at the result. A well-lit room and a clean mirror will
soon indicate whether some correction is needed to get
the look you want.

We don’t like to admit it, but now and again we need a
little help in the cover-up department. Whether it’s a
pimple, pigmentation problems, broken blood vessels,
dark eyes, tattoos or scars, there are times when we
want to have a clear, blemish free look.

Breathe a sigh of relief that the old pink or yellowy
greasy stick has finally been upstaged! Concealers
that match the skin tone and counteract problem area
are more readily available from manufacturers than ever
before. The new concealers are much finer and apply
more thinly with great results.

What color concealer?

I find a shade a couple of shades lighter than the skin
is best. Remembering that the majority of people have
a yellow undertone to their skin, it’s often best to
steer away from pink based concealers. If in doubt,
try to recall mixing paint in art class at school,
remember yellow + blue = green? Well, pink + blue =
purple! When you think about it like this, you can see
why the wrong colour concealer could just add to the
problem - pink toned concealer on any reddened or
bluish toned problem area will turn it any of the
delightful shades from lilac to deep purple! However,
a concealer in the yellow/olive/orange tonal range does
a great job counteracting dark areas.


Under the eyes is one of the most common areas we would
use concealer, particularly after a heavy night or a
period of illness or dehydration.

Between the inner eye and the nose is also a common
problem area, where darker skin tones result in a
pinched look around the upper nose area, giving an
overall tired appearance.

At the outer eye, where the upper and lower lid join,
there is often a darker line on the skin which often
gives the appearance of eyes that droop down, again,
giving a tired or sad appearance.

Application Tip: Apply good quality concealer with a
small, fine bristled brush (preferably an artists paint
brush or an eyeliner brush). This offers far greater
control and a flawless result. If you can’t resist
using your hand, pat with your ring finger in a light
patting motion, blending outwards.

Other areas

Various scars, pimples, blemishes and even tattoos may
also require some assistance from concealer at varying

Application Tip: Again, apply concealer with a small,
fine bristled brush (preferably an artists paint brush
or an eyeliner brush), directly to the area you want
concealed. This offers far greater control and a
flawless result. Pat into the skin with your ring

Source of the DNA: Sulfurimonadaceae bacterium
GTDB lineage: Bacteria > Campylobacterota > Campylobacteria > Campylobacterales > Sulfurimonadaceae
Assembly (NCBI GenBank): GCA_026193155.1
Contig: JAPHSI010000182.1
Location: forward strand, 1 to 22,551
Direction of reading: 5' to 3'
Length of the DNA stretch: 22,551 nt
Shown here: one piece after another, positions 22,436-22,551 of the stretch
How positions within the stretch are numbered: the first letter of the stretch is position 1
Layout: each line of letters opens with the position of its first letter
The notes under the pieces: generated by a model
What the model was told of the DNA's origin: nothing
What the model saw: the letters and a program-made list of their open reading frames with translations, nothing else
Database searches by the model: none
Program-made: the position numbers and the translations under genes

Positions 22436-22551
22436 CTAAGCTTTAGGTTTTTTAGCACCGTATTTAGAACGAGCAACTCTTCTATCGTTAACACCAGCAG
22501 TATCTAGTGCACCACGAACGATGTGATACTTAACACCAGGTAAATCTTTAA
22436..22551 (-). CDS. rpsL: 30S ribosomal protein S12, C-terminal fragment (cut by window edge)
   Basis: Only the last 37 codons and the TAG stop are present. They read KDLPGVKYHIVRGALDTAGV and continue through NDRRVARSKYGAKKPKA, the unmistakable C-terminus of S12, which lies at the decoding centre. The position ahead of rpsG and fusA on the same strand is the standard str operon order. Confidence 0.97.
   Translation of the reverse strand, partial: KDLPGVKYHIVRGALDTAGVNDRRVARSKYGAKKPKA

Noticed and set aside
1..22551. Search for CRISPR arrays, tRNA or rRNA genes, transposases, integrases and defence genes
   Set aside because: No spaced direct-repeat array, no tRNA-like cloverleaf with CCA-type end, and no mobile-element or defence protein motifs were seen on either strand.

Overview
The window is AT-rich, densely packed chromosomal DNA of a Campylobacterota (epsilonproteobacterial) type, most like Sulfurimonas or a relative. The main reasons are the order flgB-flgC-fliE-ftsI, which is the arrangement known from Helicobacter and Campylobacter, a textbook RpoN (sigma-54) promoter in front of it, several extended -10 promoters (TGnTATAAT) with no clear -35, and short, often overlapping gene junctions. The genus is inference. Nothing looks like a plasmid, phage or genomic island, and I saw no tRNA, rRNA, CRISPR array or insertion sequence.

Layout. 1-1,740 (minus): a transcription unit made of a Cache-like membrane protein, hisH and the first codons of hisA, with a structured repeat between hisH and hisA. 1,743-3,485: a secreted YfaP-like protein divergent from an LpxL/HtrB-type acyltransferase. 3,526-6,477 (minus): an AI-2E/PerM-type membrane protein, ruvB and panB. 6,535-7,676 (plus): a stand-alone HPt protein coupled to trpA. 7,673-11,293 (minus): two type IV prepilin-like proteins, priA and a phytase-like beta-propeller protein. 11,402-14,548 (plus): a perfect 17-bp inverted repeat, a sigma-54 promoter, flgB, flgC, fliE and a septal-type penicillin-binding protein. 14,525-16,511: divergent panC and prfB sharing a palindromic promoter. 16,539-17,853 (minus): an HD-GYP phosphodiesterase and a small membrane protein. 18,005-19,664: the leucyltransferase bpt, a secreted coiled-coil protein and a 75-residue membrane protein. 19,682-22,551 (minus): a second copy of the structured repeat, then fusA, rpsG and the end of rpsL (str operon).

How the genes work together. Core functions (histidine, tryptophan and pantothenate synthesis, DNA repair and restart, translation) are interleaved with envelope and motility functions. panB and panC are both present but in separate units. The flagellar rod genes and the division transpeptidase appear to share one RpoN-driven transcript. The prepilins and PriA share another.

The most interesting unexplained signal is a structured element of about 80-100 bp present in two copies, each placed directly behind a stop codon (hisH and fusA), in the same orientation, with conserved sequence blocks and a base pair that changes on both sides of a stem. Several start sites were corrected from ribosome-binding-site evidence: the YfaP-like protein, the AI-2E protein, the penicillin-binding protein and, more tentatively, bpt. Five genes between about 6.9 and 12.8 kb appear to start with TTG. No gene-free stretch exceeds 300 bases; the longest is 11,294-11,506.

finger in a light patting motion, blending outwards.
For problem areas you may need to leave the first
application to ‘settle’, then go over it again before powdering.

Powdering over concealer:

Make sure that any ‘crease’ areas where concealer has
gathered are smoothed out with the fine brush before
powdering. Once the surface is free of creases, the
powder is then applied sparingly with a medium brush
and pressed in lightly. Dust off the excess. Remember,
it is not powder that causes lines, but excessive base
makeup gathering in creases on the face, so make sure
the excess makeup/concealer is removed before

Next Issue: Contouring


After two years serving the dance community, we have
decided to close the store. We are taking time to
regroup and refocus our efforts in our other projects,
which include a documentary video,, Arabesque magazine, Habibi Magazine, and the DiscoverBellyDance Journal. It was a difficult decision for all of us involved. Arabesque Magazine will remain available, but we are liquidating the rest of our stock.


Why Stage Make Up?
By Meleah

Our face is a crucial part of this dance. Expressions
need to be seen. The face continues what the body
begins. As the mood of the dance changes, so does the
facial expression, and if we cannot see the features,
part of the dance is lost.


If our featured article triggers a few thoughts,
you can share them at the discussion boards

"how do you tell the differnce between a fast masmoudi
and a maqsoum or vice versa ... Generally I can tell
as they just 'feel' different but is there any hard
and fast way of knowing the difference?" by Zafirah,
General Music Discussion board:

"...I can't seem 2 do a shimmy while walking..." by
demonchild, Student board:

"My question is for those ladies out there who have had children before. How long did it take to lose your "tummy" and get the tone back to your stomach and the skin on your stomach to tighten back up? " by demonchild, Fitness and Beauty board:


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· BELLY RHYTHM COSTUME BAZAAR, 4/26/2003. West Orange, NJ.Costume Workshops, Bazaar. · INT'L CONFERENCE, LUXOR OF BELLY DANCE, Thursday - Sunday, 5/1-4/2003. São Paulo BRAZIL. Workshops, Lectures, Show. · MEDINA COMPETITION, Friday, Saturday, 8/22-24/2003. St. Louis, MISSOURI. Competition, Show